steppes. The northwestern part of the municipality, especially Yanqing
Huairou District, are dominated by the Jundu Mountains,
while the western part is framed by Xishan or the Western Hills. The
Great Wall of
China across the northern part of
was built on the rugged topography to defend against nomadic
incursions from the steppes. Mount Dongling, in the
Western Hills and
on the border with Hebei, is the municipality's highest point, with an
altitude of 2,303 metres (7,556 ft).
Major rivers flowing through the municipality, including the Chaobai,
Yongding, Juma, are all tributaries in the
Hai River system, and flow
in a southeasterly direction. The
Miyun Reservoir, on the upper
reaches of the Chaobai River, is the largest reservoir within the
Beijing is also the northern terminus of the Grand Canal
to Hangzhou, which was built over 1,400 years ago as a transportation
route, and the South–North Water Transfer Project, constructed in
the past decade to bring water from the
Yangtze River basin.
The urban area of Beijing, on the plains in the south-central of the
municipality with elevation of 40 to 60 metres (130–200 feet),
occupies a relatively small but expanding portion of the
municipality's area. The city spreads out in concentric ring roads.
The Second Ring Road traces the old city walls and the Sixth Ring Road
connects satellite towns in the surrounding suburbs.
Tian'anmen Square are at the center of Beijing, directly to the south
of the Forbidden City, the former residence of the emperors of China.
To the west of
Tian'anmen is Zhongnanhai, the residence of China's
current leaders. Chang'an Avenue, which cuts between
Tiananmen and the
Square, forms the city's main east-west axis.
The skyline of the Imperial Palace, viewed from the Jingshan Hill
See also: List of tallest buildings in Beijing
Three styles of architecture are predominant in urban Beijing. First,
there is the traditional architecture of imperial China, perhaps best
exemplified by the massive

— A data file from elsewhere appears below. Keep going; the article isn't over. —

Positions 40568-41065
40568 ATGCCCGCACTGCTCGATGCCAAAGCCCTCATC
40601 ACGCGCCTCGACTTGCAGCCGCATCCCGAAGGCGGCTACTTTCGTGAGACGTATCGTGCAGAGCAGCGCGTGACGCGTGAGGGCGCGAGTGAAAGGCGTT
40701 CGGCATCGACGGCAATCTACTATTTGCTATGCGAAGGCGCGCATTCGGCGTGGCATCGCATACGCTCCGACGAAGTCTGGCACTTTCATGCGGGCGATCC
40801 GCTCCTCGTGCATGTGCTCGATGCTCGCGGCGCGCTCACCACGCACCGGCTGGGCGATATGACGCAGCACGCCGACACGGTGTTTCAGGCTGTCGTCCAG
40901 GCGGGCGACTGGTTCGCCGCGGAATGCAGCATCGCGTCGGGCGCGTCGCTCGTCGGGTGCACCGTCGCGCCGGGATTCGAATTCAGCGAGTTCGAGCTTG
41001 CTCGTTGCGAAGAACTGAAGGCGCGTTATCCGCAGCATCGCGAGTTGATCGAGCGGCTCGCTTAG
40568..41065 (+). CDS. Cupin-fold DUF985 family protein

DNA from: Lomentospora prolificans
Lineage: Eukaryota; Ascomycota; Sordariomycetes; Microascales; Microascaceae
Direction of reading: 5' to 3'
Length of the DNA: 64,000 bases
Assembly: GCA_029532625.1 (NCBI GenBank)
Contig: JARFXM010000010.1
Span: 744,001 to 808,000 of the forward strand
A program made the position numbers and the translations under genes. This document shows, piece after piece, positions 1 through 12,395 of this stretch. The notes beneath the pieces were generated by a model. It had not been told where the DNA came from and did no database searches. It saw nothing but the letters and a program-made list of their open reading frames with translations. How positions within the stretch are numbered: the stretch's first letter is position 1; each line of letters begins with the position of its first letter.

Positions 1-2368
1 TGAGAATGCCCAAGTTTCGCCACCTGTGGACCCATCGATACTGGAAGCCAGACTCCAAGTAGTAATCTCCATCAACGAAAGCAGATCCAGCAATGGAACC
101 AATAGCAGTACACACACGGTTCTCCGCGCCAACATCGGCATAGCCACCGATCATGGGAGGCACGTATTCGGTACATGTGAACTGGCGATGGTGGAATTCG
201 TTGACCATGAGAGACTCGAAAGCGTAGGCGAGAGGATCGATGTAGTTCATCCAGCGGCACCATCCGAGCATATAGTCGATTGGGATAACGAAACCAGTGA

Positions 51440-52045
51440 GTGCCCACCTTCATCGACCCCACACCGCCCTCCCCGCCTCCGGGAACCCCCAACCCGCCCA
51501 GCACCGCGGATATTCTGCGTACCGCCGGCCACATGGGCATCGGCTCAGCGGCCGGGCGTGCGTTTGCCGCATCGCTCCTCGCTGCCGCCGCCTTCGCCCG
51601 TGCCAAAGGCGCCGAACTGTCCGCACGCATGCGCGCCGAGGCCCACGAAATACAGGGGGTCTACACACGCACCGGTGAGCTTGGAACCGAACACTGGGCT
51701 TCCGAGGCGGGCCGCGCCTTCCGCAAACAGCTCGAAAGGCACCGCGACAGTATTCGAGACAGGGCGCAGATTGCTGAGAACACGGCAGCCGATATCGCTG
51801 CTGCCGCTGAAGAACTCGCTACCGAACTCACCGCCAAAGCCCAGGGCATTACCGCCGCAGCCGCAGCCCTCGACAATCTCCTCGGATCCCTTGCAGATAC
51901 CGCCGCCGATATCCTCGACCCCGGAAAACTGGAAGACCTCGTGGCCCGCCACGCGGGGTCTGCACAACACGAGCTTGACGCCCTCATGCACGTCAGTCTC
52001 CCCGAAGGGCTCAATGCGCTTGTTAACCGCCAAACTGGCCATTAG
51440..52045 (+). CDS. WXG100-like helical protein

Tian'anmen (Gate of Heavenly Peace), which
remains the People's Republic of China's trademark edifice, the
Forbidden City, the
Imperial Ancestral Temple
Imperial Ancestral Temple and the Temple of
Heaven. Next, there is what is sometimes referred to as the "Sino-Sov"
style, with structures tending to be boxy and sometimes poorly
constructed, which were built between the 1950s and the 1970s.
Finally, there are much more modern architectural forms, most
noticeably in the area of the
Beijing CBD in east
Beijing such as the
new CCTV Headquarters, in addition to buildings in other locations
around the city such as the
Beijing National Stadium
Beijing National Stadium and National
Center for the Performing Arts.
Since 2007, buildings in
Beijing have received the CTBUH Skyscraper
Award for best overall tall building twice, for the Linked Hybrid
building in 2009 and the
CCTV Headquarters in 2013. The CTBUH
Skyscraper award for best tall overall building is given to only one
building around the world every year.
In the early 21st century,
Beijing has witnessed tremendous growth of
new building constructions, exhibiting various modern styles from
international designers, most pronounced in the CBD region. A mixture
of both 1950s design and neofuturistic style of architecture can be
seen at the 798 Art Zone, which mixes the old with the new. Beijing's
current completed tallest building is the 330-meter
China World Trade
Center Tower III, but will be surpassed by the 528-meter
China Zun in
2018 when it is completed. Both buildings are in the
Beijing is famous for its siheyuans, a type of residence where a
common courtyard is shared by the surrounding buildings. Among the
more grand examples are the
Prince Gong Mansion
Prince Gong Mansion and Residence of Soong
Ching-ling. These courtyards are usually connected by alleys called
hutongs. The hutongs are generally straight and run east to west so
that doorways face north and south for good Feng Shui. They vary in
width; some are so narrow only a few pedestrians can pass through at a
time. Once ubiquitous in Beijing, siheyuans and hutongs are rapidly
disappearing, as entire city blocks of hutongs are replaced by
high-rise buildings. Residents of the hutongs are entitled to live
in the new buildings in apartments of at least the same size as their